Start Consolidating towns

Consolidating towns

In the months since tiny Richwood, West Virginia, saw its worst flood last year, residents have been trying to clean up and recover their losses.

The word town shares an origin with the German word Zaun, the Dutch word tuin, and the Old Norse tun.

The German word Zaun comes closest to the original meaning of the word: a fence of any material. Old Irish dun, Welsh din "fortress, fortified place, camp," dinas "city").

In the Netherlands, this space was a garden, more specifically those of the wealthy, which had a high fence or a wall around them (like the garden of palace Het Loo in Apeldoorn, which was the example for the privy garden of William III and Mary II at Hampton Court).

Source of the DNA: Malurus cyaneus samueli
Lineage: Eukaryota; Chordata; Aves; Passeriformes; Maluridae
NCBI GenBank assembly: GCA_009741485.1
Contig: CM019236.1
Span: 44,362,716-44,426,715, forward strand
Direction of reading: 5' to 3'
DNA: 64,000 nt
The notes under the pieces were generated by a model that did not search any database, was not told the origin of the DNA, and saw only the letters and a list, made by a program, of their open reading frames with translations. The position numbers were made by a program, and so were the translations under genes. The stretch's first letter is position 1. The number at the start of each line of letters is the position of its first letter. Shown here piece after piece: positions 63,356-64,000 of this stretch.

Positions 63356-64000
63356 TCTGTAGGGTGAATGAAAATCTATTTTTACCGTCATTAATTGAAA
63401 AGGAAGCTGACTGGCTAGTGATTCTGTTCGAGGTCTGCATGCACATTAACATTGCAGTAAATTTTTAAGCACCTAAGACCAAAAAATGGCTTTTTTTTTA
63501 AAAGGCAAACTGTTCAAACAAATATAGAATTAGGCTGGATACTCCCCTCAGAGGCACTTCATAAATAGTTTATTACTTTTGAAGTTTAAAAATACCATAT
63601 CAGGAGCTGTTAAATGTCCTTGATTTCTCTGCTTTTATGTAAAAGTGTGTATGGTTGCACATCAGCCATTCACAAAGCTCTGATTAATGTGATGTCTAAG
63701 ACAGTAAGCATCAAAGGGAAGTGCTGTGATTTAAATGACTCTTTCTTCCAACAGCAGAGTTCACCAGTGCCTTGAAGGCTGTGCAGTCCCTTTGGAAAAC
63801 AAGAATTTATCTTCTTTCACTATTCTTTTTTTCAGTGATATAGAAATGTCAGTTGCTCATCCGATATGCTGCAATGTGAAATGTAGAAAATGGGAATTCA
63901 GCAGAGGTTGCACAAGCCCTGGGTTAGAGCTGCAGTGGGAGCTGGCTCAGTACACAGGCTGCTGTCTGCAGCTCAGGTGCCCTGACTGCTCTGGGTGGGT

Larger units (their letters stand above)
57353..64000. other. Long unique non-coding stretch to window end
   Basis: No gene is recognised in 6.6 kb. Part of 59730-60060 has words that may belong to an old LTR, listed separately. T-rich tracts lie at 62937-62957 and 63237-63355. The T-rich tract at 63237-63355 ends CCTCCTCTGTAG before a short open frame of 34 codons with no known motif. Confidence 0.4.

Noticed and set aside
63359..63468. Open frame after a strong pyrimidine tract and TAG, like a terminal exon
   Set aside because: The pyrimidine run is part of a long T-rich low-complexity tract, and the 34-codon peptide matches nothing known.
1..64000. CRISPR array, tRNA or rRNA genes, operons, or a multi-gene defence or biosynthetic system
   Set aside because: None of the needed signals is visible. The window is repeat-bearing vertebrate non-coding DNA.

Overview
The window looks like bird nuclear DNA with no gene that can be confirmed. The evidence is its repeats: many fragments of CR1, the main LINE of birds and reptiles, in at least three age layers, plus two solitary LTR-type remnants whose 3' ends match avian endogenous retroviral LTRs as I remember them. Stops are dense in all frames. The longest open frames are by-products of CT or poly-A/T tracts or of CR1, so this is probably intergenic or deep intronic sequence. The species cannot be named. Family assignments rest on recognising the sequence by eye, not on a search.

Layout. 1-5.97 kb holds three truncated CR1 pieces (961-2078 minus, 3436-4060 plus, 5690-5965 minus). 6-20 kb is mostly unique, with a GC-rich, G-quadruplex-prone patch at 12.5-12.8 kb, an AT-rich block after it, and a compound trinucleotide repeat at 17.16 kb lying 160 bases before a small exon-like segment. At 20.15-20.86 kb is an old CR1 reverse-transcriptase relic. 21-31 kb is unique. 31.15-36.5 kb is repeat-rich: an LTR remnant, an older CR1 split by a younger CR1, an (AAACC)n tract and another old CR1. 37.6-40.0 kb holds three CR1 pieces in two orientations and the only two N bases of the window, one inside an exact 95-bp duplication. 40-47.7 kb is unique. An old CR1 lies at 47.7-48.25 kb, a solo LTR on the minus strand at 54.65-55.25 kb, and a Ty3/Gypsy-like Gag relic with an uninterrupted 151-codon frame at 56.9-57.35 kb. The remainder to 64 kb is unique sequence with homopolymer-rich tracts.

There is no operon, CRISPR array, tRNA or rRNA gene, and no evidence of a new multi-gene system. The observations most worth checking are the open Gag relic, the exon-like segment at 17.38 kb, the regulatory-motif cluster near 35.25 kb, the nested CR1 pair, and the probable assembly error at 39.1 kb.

In Old Norse tun means a (grassy) place between farmhouses, and is still used in a similar meaning in modern Norwegian.

The schools were damaged after nearly 9 inches of rain fell in a brief period across 12 West Virginia counties last June, killing 23 people.

No one died in Richwood, but 80 homes were destroyed and 100 were damaged, said Richwood Mayor Bob Henry Baber.

Jan Hamel kisses the ecclesiastical ring of the Archbishop Leonar P Blair after the service Sunday during the St.

Stanislaus Church 125th Anniversary celebration in Meriden Sep.

In English and Dutch, the meaning of the word took on the sense of the space which these fences enclosed.

In England, a town was a small community that could not afford or was not allowed to build walls or other larger fortifications, and built a palisade or stockade instead.

Given the state of urban planning in 1821, little thought was given to the growth of the city.